Friends reunited? The end of the Whig Schism

In the summer of 1720 a schism that had divided the Whig Party into competing factions was finally healed. Dr Charles Littleton, senior research fellow in the House of Lords 1715-90 section, considers how this came about and how those involved were compensated or rewarded to help reunite them. A previous blog has described the origins of the Whig Schism of 1717, as an example … Continue reading Friends reunited? The end of the Whig Schism

A Trojan horse in the House of Lords? The South Sea Company and the peerage

2020 marks the 300th anniversary of one of the most spectacular stock market crashes in British history when the South Sea Bubble burst. Dr Charles Littleton re-examines the way in which the scheme was guided through Parliament and the impact it had on some members of the House of Lords On 22 January 1720 the chancellor of the exchequer, John Aislabie, presented to the House … Continue reading A Trojan horse in the House of Lords? The South Sea Company and the peerage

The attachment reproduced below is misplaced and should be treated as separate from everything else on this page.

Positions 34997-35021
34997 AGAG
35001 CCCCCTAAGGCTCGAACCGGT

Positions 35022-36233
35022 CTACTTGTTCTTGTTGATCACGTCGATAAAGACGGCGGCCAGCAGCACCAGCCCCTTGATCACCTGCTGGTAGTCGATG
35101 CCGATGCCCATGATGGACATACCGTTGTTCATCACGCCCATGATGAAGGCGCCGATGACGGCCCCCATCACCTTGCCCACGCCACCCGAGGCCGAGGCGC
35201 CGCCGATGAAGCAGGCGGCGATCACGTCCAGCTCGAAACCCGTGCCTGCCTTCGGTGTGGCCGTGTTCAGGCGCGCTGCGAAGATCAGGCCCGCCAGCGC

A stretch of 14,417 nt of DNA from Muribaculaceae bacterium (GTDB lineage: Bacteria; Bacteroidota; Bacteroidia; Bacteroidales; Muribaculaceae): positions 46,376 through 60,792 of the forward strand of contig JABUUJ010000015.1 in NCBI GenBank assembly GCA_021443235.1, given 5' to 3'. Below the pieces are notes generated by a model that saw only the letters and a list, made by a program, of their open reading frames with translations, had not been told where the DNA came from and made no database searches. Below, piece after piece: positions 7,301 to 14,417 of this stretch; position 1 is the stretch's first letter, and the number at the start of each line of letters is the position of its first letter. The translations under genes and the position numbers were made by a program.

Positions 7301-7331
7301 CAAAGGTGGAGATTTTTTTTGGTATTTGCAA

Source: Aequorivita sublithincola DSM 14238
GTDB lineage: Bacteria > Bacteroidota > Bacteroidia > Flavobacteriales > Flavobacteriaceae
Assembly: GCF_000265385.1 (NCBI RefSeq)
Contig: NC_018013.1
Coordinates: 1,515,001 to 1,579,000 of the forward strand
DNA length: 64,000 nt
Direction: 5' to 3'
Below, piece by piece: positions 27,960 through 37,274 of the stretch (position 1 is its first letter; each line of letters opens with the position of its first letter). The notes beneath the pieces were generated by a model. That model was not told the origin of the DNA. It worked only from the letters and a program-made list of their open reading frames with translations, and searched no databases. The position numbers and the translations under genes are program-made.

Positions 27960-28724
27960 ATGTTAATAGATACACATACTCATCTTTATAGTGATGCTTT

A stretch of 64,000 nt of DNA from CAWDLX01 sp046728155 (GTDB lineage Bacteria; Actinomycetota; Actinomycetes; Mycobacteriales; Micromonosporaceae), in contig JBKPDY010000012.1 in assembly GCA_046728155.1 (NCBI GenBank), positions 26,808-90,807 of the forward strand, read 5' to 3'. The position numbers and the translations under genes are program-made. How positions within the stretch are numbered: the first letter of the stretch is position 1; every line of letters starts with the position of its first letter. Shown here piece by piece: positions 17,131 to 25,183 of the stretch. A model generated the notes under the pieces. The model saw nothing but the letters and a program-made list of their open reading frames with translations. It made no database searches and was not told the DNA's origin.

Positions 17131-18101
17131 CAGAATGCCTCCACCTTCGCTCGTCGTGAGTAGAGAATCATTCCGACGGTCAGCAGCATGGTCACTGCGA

‘At whose door must this resentment be laid?’ The Whig Schism of 1717

The fall-out from Brexit has caused considerable disarray in the British party system, and over the course of this summer four parties either have new leaders or are holding leadership contests. Over the summer we’ll take a look at some past examples of party tensions, and the dramatic splits that they can lead to. First in this series, Dr Robin Eagles, Senior Research Fellow in … Continue reading ‘At whose door must this resentment be laid?’ The Whig Schism of 1717